DotNetNuke Widgets Guide (Part 3 of 4)

January 4, 2010


DotNetNuke Widgets Guide (Part 3 of 4)


Continuing my series on DotNetNuke Widgets, here is Part 3 where I provide insights into how you can develop your own Widgets for DotNetNuke. If you haven’t already done so, read Part 1 (overview of DotNetNuke Widgets) and Part 2 (DotNetNuke Widgets reference) to better understand the concepts explored in this post. Let’s get started.

Location and Naming Conventions

Widgets are located in two places: ~/Resources/Widgets/DNN for Core Widgets and ~/Resources/Widgets/User/<CompanyName> for user Widgets. The Widget file names are <WidgetName>.js for Core Widgets and <CompanyName>.Widgets.<WidgetName>.js for user Widgets.

Widget Anatomy

Let’s walk through the three basic sections of code that constitute a Widget:

Namespace, Inheritance and Constructor

Using the ASP.NET AJAX library, we register the namespace for our widget and define its inheritance from the BaseWidget class. Finally, we define the constructor.

YourCompany.Widgets.SampleWidget = function(widget)
    YourCompany.Widgets.SampleWidget.initializeBase(this, [widget]);

Render Method

Every Widget must implement the render() method. Typically, this method will follow a pattern consisting of two steps: (1) enumerate the parameters specified in the Widget declaration (i.e. <param> elements) and assign them to local variables, (2) do some processing based on the parameters and call the render() method. When you call the render() method in Step 2, you pass in a DOM element that you create. The framework will replace the <object> element with which the Widget was defined with your DOM element and assign it the original ID that the <object> element was given. What your code does during Step #2 in order to populate the contents of the DOM element you create or manipulate other elements of the page is entirely up to you. Your Widget has access to any DOM element and can make calls to any other custom scripts, ASP.NET AJAX library functions, jQuery plugins etc.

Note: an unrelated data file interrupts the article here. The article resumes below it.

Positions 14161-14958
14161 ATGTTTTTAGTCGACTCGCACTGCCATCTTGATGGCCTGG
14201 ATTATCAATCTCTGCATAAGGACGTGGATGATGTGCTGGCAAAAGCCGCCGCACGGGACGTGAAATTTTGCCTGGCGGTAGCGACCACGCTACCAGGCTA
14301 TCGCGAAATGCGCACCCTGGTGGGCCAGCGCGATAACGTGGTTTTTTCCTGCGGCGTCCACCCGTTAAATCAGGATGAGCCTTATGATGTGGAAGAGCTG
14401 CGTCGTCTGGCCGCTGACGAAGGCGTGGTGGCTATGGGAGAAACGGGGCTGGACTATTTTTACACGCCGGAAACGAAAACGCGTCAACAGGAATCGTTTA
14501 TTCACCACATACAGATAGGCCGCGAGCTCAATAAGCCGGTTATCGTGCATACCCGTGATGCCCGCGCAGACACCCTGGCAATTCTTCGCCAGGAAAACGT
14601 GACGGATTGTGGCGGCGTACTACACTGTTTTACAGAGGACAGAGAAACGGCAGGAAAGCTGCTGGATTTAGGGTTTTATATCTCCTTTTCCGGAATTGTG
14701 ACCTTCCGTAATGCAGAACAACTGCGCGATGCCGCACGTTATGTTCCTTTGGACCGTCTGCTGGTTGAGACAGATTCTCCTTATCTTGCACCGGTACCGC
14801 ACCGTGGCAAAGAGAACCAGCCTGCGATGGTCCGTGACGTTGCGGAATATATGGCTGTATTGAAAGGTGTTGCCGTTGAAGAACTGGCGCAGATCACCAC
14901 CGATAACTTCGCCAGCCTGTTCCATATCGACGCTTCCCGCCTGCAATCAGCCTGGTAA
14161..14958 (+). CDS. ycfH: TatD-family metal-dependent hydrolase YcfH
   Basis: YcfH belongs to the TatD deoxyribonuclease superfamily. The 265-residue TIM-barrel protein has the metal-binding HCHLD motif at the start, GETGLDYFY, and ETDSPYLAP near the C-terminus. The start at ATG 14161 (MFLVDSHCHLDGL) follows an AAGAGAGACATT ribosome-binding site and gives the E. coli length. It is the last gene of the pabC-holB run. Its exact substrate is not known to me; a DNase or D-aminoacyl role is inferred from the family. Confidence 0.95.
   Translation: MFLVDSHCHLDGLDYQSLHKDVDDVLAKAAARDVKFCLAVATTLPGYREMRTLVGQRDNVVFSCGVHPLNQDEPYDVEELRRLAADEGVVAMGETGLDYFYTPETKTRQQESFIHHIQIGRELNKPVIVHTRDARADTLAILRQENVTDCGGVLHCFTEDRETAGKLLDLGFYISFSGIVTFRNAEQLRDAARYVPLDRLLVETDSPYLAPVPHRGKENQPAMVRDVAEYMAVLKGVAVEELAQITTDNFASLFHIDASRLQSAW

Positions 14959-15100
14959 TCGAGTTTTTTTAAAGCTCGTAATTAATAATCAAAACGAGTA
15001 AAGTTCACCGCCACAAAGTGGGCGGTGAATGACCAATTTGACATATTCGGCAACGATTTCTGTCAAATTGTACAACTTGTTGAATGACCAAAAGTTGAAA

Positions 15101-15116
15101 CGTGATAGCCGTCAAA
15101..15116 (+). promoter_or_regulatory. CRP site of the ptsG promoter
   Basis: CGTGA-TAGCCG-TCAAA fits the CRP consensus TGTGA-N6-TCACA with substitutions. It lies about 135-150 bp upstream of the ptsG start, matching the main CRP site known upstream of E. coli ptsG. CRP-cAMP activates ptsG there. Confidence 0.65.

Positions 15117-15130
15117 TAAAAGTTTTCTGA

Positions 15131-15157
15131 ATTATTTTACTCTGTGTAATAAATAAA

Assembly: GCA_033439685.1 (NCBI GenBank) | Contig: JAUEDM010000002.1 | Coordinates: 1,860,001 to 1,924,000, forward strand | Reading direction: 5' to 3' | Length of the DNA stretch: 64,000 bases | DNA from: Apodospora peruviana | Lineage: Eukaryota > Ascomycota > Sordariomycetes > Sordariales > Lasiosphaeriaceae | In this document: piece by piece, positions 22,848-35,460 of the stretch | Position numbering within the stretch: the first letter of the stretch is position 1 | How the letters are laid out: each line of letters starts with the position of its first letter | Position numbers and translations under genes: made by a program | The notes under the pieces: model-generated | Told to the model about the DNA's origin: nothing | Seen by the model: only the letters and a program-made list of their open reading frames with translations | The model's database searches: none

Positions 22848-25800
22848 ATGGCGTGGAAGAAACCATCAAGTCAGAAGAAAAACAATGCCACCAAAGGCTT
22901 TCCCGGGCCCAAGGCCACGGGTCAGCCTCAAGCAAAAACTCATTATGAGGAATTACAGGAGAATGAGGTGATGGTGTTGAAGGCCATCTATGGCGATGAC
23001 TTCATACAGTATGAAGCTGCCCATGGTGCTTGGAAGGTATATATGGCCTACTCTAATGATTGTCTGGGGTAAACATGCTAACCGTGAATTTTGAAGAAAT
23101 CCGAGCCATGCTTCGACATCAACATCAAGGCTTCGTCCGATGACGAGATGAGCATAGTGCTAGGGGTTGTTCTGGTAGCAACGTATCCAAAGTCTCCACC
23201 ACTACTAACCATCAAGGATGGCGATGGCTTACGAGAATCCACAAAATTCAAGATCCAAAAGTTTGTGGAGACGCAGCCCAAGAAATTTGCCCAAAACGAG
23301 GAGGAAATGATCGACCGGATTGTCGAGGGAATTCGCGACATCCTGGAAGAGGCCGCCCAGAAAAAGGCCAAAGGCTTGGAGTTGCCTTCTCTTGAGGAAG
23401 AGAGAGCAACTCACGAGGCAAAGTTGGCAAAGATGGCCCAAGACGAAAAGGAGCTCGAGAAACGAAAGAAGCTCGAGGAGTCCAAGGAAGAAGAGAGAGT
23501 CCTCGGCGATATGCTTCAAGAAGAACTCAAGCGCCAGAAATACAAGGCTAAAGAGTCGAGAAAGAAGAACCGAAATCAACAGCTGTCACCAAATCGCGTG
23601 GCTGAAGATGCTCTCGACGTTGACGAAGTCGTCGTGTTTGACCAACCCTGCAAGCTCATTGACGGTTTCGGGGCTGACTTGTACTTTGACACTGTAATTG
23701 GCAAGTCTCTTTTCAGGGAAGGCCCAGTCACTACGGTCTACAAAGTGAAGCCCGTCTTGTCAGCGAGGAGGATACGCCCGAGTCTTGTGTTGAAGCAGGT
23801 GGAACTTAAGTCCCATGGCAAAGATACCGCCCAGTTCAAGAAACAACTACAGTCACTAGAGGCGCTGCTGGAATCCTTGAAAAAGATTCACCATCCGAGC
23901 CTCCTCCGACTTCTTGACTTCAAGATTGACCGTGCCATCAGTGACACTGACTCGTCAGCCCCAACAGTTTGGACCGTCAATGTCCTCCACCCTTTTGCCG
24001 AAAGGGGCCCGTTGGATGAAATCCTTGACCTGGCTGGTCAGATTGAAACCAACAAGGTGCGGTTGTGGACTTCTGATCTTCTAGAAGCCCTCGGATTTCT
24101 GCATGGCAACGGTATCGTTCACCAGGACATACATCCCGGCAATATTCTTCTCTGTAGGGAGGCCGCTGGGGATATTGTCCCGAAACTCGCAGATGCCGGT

YourCompany.Widgets.SampleWidget.prototype =
      var params = this._widget.childNodes;
      if (params != null)
          // Do something

      var div = document.createElement(&quot;div&quot;);
      // Do some work here to add content to the div
      YourCompany.Widgets.SampleWidget.callBaseMethod(this, &quot;render&quot;, [div]);

Registration and Rendering

The last thing you have to do in your Widget is to register its class and tell the Widget framework that it can render all instances of your Widget present on the page.

YourCompany.Widgets.SampleWidget.registerClass(&quot;YourCompany.Widgets.SampleWidget&quot;, DotNetNuke.UI.WebControls.Widgets.BaseWidget);

The above is all you need in order to create the basic scaffolding for a Widget. Add your custom code, save the file following the expected name and location conventions and you can start using your Widget right away (you’ll have to do some more work to package the Widget if you want it to be installable using the DotNetNuke Extension Wizard).

If you would like to see the code for a functional user Widget, you can download and install the Module Print Widget. The module displays a dropdown that allows a page viewer to select from a list of modules on the page and print any single module thus eliminating the need to display a print icon on every module.

Stay tuned for the last part in this series where I take you step-by-step through the process of building a Product Catalog Widget that makes use of third-party jQuery plugins, injects stylesheets dynamically and renders a nice UI using the jQuery UI extensions.

Founder NftyDreams; founder Decentology; co-founder DNN Software; educator; Open Source proponent; Microsoft MVP; tech geek; creative thinker; husband; dad. Personal blog: Twitter: @techbubble
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  3. Joe Brinkman

    @Nik - Great Series. One additional comment I would make is that when using the widget, you should set the object's style (using either class or style) to display:none. This prevents the object from being rendered before it is hidden by the JavaScript. Since there could be quite a bit of JavaScript to load and execute the object tag can show an annoying flicker.

  4. [...] Part 3 – Insights into how you can develop your own Widgets for DotNetNuke [...]

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